• This was a lovely article. Thank you for writing on such a great subject. My glimmers are seeing my greyhound smiling at me (no kidding, they really do!), the faces of my grandchildren, the fall leaves, and the deep contentment I feel when my husband hugs me.

  • I love the idea of drawing attention to the glimmers! I’ll be sure to take note of mine more often. (Side note – this playlist gives me glimmers. )

  • I LOVE the idea of glimmers. Thank you!

  • Thank you for this beautiful article a.k.a glimmers!!!

  • My glimmers…a moment in time when I’m listening to my hours long list of Faves I’ve collected on Spotify (everyone I love from Willie Nelson to Diana Krall to Jon Batiste) while knitting; my husband, son and doggie are doing well…. Couldn’t ask for anything more other than world peace…

  • Catching moonrise unexpectedly. The scent of fallen pine needles baking in the sun. Opening a guitar case. New ink, new sheet of paper, old fountain pen.

  • Glimmers was the best thing to wake up to today.
    I loved the article, the glimmers and the story behind glimmers.
    Some of my favorites are the simpliest things in life
    Sunrises, sunsets, beautiful trees, being with friends and just enjoying grateful moments.

  • Taking a hike in nature, watching my dogs enjoy it with me. Spending time with my children and grandsons. A beautiful sunset. Knitting with wonderful yarn. Painting, and getting that flow, when you know it’s really good. A cup of green tea. A good movie or book. Glimpsing a deer, or other wild animal, especially an eagle or cougar. A good meal. Sitting in the sunshine.

  • looking at humans’ amazing creativity ay this is colossal dot com, and if i need something to really lift me up this video of the strutting pigeon!

    • This was SO fun to watch! Thank you.

  • Your comment is awaiting moderation.
    I have enjoyed the Slowdown podcast since I discovered it a few weeks ago. It is only about 5 minutes long, and it is a daily glimmer.
  • Loved the article and the ‘thoughts’ that are ‘glimmer’. She made you think about the simple things that take you to a ‘warm & fuzzy’ place.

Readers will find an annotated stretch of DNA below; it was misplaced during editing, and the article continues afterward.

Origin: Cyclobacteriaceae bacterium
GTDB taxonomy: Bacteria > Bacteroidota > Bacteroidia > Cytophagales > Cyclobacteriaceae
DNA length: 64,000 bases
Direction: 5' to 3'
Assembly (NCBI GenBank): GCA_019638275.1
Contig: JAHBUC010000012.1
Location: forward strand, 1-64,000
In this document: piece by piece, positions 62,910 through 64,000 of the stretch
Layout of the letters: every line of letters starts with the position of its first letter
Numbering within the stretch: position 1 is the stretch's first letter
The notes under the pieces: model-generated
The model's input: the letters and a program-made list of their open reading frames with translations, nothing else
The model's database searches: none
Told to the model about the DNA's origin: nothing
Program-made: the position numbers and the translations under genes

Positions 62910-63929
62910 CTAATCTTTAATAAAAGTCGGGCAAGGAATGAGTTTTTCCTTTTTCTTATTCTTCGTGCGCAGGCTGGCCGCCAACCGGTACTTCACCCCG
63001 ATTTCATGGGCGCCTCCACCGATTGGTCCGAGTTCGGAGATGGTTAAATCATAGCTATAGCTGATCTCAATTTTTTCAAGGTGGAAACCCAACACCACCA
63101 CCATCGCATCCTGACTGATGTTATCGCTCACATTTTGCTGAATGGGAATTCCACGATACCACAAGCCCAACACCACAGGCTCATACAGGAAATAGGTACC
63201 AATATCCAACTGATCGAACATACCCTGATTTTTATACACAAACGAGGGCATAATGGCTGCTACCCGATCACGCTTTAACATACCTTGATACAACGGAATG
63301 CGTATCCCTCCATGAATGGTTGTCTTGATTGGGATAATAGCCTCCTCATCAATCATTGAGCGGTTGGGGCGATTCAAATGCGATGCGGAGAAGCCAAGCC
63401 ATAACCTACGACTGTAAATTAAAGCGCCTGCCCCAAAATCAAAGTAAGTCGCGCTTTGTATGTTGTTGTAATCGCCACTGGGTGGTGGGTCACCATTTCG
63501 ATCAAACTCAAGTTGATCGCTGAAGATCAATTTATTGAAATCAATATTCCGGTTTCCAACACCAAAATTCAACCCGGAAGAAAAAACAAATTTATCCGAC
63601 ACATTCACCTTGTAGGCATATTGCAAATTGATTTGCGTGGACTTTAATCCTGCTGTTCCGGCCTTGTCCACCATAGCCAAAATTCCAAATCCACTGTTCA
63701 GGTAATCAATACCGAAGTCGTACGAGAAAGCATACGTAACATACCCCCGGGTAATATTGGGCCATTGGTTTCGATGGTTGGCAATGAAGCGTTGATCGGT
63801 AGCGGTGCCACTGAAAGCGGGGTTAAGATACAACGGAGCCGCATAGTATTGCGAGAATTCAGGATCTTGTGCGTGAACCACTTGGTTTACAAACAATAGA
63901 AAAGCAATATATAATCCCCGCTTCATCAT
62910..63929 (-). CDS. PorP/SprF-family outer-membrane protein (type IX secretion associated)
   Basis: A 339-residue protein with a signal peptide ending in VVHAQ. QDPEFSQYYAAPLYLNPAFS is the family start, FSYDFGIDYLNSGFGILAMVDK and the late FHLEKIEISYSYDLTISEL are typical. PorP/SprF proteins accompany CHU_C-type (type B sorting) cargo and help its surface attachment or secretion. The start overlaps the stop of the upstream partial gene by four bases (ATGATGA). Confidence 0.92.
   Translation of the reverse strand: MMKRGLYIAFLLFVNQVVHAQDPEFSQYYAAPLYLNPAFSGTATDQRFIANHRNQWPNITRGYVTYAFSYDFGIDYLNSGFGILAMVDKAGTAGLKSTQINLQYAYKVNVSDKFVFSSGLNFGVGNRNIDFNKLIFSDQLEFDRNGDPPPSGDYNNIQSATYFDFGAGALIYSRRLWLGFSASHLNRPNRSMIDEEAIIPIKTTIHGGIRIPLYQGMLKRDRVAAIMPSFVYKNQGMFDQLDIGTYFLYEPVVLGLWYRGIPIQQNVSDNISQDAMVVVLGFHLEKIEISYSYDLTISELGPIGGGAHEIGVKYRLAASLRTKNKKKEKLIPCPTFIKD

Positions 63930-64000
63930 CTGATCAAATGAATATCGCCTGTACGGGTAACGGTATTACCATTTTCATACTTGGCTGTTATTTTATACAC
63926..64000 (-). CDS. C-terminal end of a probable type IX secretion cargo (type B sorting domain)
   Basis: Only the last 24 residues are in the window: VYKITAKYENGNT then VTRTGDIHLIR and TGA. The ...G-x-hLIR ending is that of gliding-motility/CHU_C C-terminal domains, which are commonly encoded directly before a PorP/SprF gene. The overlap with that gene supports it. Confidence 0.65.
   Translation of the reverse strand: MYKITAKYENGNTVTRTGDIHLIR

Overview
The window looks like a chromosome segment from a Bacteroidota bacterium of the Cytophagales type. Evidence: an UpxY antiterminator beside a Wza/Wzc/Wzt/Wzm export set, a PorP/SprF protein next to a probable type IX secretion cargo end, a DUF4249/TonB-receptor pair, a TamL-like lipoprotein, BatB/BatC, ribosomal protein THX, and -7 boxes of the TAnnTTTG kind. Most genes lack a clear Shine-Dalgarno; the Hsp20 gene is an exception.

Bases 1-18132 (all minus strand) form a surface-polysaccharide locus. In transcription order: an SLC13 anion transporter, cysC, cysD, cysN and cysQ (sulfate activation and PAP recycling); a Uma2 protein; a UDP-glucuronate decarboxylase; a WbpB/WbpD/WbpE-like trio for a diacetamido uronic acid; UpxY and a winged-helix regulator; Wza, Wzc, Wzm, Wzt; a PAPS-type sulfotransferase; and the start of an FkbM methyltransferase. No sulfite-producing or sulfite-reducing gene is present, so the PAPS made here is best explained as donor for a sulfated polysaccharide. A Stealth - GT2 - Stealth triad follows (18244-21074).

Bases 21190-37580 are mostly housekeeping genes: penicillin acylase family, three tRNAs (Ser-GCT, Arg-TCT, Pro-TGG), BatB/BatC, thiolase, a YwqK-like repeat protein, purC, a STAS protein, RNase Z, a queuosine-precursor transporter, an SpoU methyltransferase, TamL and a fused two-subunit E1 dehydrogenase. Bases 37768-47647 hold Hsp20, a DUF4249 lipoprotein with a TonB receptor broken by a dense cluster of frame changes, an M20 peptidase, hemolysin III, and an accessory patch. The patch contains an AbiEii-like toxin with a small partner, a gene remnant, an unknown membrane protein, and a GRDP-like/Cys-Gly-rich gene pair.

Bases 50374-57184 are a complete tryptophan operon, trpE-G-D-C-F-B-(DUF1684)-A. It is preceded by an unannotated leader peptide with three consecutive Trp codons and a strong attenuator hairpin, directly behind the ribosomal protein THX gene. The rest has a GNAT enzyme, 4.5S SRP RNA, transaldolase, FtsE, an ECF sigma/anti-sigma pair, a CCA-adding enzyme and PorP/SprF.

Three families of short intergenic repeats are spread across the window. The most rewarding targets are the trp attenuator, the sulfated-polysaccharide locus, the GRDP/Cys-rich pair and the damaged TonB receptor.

• Thank you for this! Now I have a name for what I feel often in my new home—the layers of colors on the trees in the valleys, the sight of my dog proudly carrying his junk mail trophy from the mailbox to the house, the pleasure in having exactly the right appliance or utensil to bake what I’d like. I’ll be more vigilant of those glimmers now.

  • I’m still reading this, but I must say – Amelie is such a treasured film for me! Every time I eat creme brulee, I think of her and this film. I’ll watch it tonight, most likely, cause I could use its glimmer right now.

  • This summer it was hearing canning jars “ping” after an evening of making salsa or jam or canning staples like green beans or tomato sauce.

    This winter my glimmers will be enjoying a taste of summer when we open jars of strawberry jam, watermelon jelly, cantaloupe jam or even apple butter.

    Probably need to ship some to far-flung friends and family so they can enjoy some glimmers as well.

  • I love it when the rising sun hits the hillside outside my kitchen window just right—no matter what the season, the colors glow.

  • Current glimmer — holding a 3 month old baby while she sleeps while watching 6 other babies crawl around and explore their worlds — at the daycare in my apartment building — where I volunteer a few hours a week to hold the infants. Best volunteering gig ever and each time a glimmer.

  • I have been pondering this since I read your message yesterday. Many of the glimmers you mentioned I have enjoyed over the years, but this morning it hit me — one of the best things I enjoy for a moment of random peace is stopping to smell a rose or two when I pass a blooming bush. Some have wonderful scent and others have very little scent. The phrase ‘stop and smell the roses’ has many meanings. Next time you are out and about and see a rose – stop and take a sniff – it is wonderful for the soul.